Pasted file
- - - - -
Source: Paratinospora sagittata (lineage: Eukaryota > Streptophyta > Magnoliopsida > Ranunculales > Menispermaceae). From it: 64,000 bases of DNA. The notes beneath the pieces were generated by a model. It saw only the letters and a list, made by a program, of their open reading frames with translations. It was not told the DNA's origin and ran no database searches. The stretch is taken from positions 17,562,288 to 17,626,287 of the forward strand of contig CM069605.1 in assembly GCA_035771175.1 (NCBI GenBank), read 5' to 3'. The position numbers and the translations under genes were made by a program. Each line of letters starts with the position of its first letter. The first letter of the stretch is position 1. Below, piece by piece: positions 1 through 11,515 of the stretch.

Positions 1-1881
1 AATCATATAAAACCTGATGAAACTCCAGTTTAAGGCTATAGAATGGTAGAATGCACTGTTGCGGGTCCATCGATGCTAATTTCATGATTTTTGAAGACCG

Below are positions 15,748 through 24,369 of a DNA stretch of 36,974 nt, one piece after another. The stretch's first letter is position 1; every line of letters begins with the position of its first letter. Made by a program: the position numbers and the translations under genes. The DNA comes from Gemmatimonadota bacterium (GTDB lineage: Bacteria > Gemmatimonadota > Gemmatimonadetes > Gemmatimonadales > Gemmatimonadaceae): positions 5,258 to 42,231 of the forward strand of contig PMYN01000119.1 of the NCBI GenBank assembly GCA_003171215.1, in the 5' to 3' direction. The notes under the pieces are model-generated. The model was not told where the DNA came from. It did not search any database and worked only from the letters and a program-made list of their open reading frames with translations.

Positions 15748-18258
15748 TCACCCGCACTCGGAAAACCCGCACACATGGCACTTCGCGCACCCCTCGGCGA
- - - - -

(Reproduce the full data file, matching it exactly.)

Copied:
Source: Paratinospora sagittata (lineage: Eukaryota > Streptophyta > Magnoliopsida > Ranunculales > Menispermaceae). From it: 64,000 bases of DNA. The notes beneath the pieces were generated by a model. It saw only the letters and a list, made by a program, of their open reading frames with translations. It was not told the DNA's origin and ran no database searches. The stretch is taken from positions 17,562,288 to 17,626,287 of the forward strand of contig CM069605.1 in assembly GCA_035771175.1 (NCBI GenBank), read 5' to 3'. The position numbers and the translations under genes were made by a program. Each line of letters starts with the position of its first letter. The first letter of the stretch is position 1. Below, piece by piece: positions 1 through 11,515 of the stretch.

Positions 1-1881
1 AATCATATAAAACCTGATGAAACTCCAGTTTAAGGCTATAGAATGGTAGAATGCACTGTTGCGGGTCCATCGATGCTAATTTCATGATTTTTGAAGACCG

Below are positions 15,748 through 24,369 of a DNA stretch of 36,974 nt, one piece after another. The stretch's first letter is position 1; every line of letters begins with the position of its first letter. Made by a program: the position numbers and the translations under genes. The DNA comes from Gemmatimonadota bacterium (GTDB lineage: Bacteria > Gemmatimonadota > Gemmatimonadetes > Gemmatimonadales > Gemmatimonadaceae): positions 5,258 to 42,231 of the forward strand of contig PMYN01000119.1 of the NCBI GenBank assembly GCA_003171215.1, in the 5' to 3' direction. The notes under the pieces are model-generated. The model was not told where the DNA came from. It did not search any database and worked only from the letters and a program-made list of their open reading frames with translations.

Positions 15748-18258
15748 TCACCCGCACTCGGAAAACCCGCACACATGGCACTTCGCGCACCCCTCGGCGA